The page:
Summit Knowledge Center

S Register

Command mode parameters and settings for modems and many wireless radios are stored in memory locations known as S Registers. They are labeled as S0, S1, S2, and so on. When a modem or radio is in Command mode, AT commands may rewrite the data values stored in S Registers to change connection parameters.

A detailed list of the definitions for a Summit and Laird radio's S registers may be found in the User's Guide for that radio.

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Save To... (SCU Diags window)

From the SCU Diags window, Save To... allows you to indicate where you want to save the diagnostics file. Tap Save open the Save As window. From here, you can change the SDC diagnostics file name, the folder in which SCU saves the file, the format in which the file is saved (the file type), and the location of the saved file (Main memory or System).

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When a Wi-Fi station device initializes, it must find an available access point for a connection. When the connection to that access point becomes tenuous, it must find a different access point that offers a better connection. The process of searching for an access point is referred to as scanning. There are two types of scanning:

  • Active scanning - For each channel on which an access point may be operating, the station transmits a probe request and waits to receive a probe response. Based on probe responses, the station determines the best access point to which it can associate.
  • Passive scanning - Instead of transmitting probe requests, the station listens on each channel for beacon frames transmitted at regular intervals by access points.

An access point responds to a probe request within 20 milliseconds (ms), whereas an access point may take 100 ms or longer to issue a beacon. Because a station spends less time on each channel waiting for information from access point, active scanning is more efficient than passive scanning.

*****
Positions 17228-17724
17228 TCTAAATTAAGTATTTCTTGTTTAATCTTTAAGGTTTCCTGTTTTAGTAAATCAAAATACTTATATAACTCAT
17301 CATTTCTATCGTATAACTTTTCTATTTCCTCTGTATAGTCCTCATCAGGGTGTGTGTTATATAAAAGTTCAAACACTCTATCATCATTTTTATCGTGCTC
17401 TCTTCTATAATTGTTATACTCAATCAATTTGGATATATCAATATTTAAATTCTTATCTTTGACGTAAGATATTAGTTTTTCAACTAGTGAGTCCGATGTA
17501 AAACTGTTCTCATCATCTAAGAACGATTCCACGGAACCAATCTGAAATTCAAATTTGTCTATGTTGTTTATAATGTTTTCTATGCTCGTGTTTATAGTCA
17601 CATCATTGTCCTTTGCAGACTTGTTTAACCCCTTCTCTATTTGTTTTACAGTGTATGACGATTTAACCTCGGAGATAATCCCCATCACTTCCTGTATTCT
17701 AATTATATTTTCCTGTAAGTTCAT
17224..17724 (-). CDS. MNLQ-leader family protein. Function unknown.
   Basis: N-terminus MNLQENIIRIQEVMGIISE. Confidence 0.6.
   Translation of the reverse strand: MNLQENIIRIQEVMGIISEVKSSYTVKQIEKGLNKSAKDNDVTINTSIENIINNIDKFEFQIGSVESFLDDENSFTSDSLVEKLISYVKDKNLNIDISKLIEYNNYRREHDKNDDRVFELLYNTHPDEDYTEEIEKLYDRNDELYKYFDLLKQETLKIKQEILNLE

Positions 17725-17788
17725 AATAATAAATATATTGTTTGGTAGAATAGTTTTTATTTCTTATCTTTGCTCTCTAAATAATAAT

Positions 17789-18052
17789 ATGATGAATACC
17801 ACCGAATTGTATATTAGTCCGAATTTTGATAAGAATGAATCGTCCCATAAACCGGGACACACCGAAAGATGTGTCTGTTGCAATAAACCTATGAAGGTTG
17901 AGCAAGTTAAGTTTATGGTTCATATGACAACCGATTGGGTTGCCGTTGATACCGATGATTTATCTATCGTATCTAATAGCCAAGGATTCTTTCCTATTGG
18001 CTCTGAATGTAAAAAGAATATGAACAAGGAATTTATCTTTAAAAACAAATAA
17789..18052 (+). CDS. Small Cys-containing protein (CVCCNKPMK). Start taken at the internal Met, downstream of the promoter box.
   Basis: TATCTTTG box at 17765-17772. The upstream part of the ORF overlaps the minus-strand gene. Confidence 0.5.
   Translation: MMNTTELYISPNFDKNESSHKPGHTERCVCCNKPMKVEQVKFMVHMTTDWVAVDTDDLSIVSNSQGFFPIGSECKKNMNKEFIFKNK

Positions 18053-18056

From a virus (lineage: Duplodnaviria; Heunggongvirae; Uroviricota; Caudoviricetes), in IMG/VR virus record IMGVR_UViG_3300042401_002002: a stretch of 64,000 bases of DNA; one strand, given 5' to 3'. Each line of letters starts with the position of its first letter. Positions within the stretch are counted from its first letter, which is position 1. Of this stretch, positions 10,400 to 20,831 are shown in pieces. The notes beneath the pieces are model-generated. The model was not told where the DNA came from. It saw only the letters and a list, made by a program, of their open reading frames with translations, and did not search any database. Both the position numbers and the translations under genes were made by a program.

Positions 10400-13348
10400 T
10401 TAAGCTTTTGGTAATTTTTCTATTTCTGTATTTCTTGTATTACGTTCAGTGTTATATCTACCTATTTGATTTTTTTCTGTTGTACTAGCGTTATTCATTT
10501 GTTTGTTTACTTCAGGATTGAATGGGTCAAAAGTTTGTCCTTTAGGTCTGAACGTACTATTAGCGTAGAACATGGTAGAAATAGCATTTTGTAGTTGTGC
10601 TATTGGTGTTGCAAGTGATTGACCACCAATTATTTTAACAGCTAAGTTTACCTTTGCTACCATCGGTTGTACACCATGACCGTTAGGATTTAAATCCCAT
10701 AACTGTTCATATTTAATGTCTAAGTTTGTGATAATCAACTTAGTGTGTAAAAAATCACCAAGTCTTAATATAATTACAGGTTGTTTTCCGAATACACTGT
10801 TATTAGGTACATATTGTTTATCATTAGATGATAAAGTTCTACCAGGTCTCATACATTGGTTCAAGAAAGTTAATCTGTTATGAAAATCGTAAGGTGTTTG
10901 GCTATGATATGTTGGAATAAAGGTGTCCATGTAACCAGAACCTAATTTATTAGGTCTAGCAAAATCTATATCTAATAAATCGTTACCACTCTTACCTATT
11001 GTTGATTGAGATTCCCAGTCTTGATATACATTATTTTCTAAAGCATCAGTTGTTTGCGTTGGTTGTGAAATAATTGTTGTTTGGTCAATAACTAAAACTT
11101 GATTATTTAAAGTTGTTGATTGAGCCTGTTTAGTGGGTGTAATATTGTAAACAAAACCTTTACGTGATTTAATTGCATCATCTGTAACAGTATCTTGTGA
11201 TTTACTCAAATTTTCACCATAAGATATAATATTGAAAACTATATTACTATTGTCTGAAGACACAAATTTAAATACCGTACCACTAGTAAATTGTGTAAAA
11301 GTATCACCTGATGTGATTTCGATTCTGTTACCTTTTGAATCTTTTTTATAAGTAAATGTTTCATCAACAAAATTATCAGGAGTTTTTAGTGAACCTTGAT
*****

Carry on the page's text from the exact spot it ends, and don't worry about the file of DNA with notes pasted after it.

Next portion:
Note: The number of access points identified during a scan and reported in the scan list found on the Profile Tab of the Summit Client Utility may vary due to a number of factors including interference in the environment, the type of microprocessor found on the host device and the priority the host device operating system affords the Summit device driver relative to other device drivers.

While doing active or passive scanning, a station device is incapable of sending and receiving "payload" data. Because of this, long scans have a negative impact on applications that require a persistent network connection. Devices that require high network availability should use Wi-Fi radios that allow scan times to be minimized.

In the 5 GHz band, DFS channels require passive scanning, because a station device may not issue a probe request or any other transmission on a DFS channel unless instructed by an infrastructure device that the channel is free from radar. Given that a passive scan may take hundreds of milliseconds per DFS channel, the use of DFS channels for highly mobile devices is discouraged, especially in the FCC and ETSI regulatory domains where there are 15 DFS channels.

Note: By default, dual-band Wi-Fi radios from Summit Data Communications turn off scanning on DFS channels.

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SCU (Summit Client Utility) is a connection management and monitoring utility that allows you to view all radio and security settings, and status; and enables you to troubleshoot connectivity issues.

For more information on SCU, refer to the SCU End User's Guide accessible from the documentation page of the Summit website:

Secure Simple Pairing (SSP)

A pairing protocol introduced in the Bluetooth 2.1+EDR release that increases security of Bluetooth pairing while making the pairing process more user friendly. There are several modes of operation for SSP, such as Numeric Comparison which displays matching pin codes on both devices to assure users that the correct devices are being paired. Additionally, Just Works mode allows devices to pair with no verification from a user for optimal simplicity.

Security Settings - SCU

SCU values for the two primary security attributes, EAP type and encryption type, are displayed in separate drop-down lists with the current values highlighted.

  • Encryption - When you select an encryption type that requires the definition of WEP keys or a pre-shared key (PSK), the WEP keys/PSKs button becomes active. Tap WEP keys/PSKs to define WEP keys or a PSK

    Note: Summit radios support two special access point settings:

    When running Migration Mode (which is Static WEP and WPA-PSK), a client using PSK fails to obtain an IP address (and therefore can't pass traffic). The issue may arise if the user is running both Migration Mode and Mixed Mode (Static WEP/WPA-PSK/WPA2-PSK).

  • EAP Type - When you select an EAP type, the Credentials button becomes active. Tap Credentials to define authentication credentials for the selected EAP type.

Serial Port Profile (SPP)